ZFIN ID: ZDB-PUB-100702-17
Live imaging of neutrophil motility in a zebrafish model of WHIM syndrome
Walters, K.B., Green, J.M., Surfus, J.C., Yoo, S.K., and Huttenlocher, A.
Date: 2010
Source: Blood   116(15): 2803-2811 (Journal)
Registered Authors: Huttenlocher, Anna, Walters, Kevin
Keywords: none
MeSH Terms:
  • Agammaglobulinemia/genetics
  • Amino Acid Sequence
  • Animals
  • Animals, Genetically Modified
  • Cell Movement
  • Chemokine CXCL12/genetics
  • Chemotaxis, Leukocyte
  • Disease Models, Animal
  • Gene Expression
  • Hematopoiesis
  • Humans
  • Immunologic Deficiency Syndromes/genetics
  • Immunologic Deficiency Syndromes/pathology
  • Molecular Sequence Data
  • Mutation
  • Neutropenia/genetics*
  • Neutropenia/pathology*
  • Neutrophils/pathology
  • Neutrophils/physiology*
  • Receptors, CXCR4/genetics
  • Signal Transduction
  • Syndrome
  • Zebrafish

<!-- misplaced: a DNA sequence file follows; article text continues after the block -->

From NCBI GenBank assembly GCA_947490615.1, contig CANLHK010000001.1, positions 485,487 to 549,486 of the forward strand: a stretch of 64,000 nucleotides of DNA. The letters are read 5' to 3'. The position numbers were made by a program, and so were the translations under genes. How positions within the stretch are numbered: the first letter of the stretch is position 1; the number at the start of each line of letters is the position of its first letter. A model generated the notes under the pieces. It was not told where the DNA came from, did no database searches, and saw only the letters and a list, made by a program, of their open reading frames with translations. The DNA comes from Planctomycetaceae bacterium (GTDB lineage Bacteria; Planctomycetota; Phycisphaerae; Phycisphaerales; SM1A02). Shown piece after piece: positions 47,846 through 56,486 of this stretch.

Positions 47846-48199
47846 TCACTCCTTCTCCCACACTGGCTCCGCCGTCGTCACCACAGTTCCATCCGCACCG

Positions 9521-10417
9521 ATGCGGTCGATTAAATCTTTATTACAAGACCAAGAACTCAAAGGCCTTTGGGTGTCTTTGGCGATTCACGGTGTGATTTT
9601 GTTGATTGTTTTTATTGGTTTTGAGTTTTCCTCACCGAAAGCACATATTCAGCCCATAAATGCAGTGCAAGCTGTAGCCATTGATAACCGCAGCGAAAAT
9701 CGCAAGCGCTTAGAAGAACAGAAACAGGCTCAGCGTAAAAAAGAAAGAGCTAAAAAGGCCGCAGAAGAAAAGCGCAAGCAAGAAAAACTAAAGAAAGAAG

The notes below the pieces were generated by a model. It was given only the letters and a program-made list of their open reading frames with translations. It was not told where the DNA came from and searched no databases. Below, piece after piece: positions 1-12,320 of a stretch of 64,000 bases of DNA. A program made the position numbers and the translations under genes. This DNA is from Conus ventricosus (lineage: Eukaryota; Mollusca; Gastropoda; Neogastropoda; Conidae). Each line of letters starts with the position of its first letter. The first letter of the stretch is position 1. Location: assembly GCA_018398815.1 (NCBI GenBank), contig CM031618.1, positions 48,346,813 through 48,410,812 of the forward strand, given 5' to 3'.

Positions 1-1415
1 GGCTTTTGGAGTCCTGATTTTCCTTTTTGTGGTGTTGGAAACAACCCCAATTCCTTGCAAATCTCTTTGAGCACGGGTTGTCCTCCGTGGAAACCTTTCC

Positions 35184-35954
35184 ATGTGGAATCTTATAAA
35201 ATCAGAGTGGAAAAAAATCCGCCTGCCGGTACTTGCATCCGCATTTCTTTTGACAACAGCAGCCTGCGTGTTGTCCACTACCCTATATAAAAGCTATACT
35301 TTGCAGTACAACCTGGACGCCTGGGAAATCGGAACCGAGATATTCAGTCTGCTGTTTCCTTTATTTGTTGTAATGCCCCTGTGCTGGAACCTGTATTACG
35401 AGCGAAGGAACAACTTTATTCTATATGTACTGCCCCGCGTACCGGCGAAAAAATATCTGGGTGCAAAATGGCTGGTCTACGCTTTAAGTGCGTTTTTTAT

• Zebrafish Proteins/genetics
PubMed: 20592249 Full text @ Blood
FIGURES
ABSTRACT
CXCR4 is a G-protein coupled chemokine receptor that has been implicated in the pathogenesis of primary immunodeficiency disorders and cancer. Autosomal dominant gain-of-function truncations of CXCR4 are associated with warts, hypogammaglobulinemia, infections and myelokathexis (WHIM) syndrome, a primary immunodeficiency disorder characterized by neutropenia and recurrent infections. Recent progress has implicated CXCR4-SDF1 signaling in regulating neutrophil homeostasis but the precise role of CXCR4-SDF1 interactions in regulating neutrophil motility in vivo is not known. Here, we utilize the optical transparency of zebrafish to visualize neutrophil trafficking in vivo in a zebrafish model of WHIM syndrome. We demonstrate that expression of WHIM mutations in zebrafish neutrophils induces neutrophil retention in hematopoietic tissue, impairing neutrophil motility and wound recruitment. The neutrophil retention signal induced by WHIM truncation mutations is SDF1 dependent, since depletion of SDF1 using morpholino oligonucleotides restores neutrophil chemotaxis to wounds. Moreover, localized activation of a genetically encoded, photoactivatable Rac GTPase is sufficient to direct migration of neutrophils that express the WHIM mutation. The findings suggest that this transgenic zebrafish model of WHIM syndrome may provide a valuable tool to screen for agents that modify CXCR4-SDF1 retention signals.
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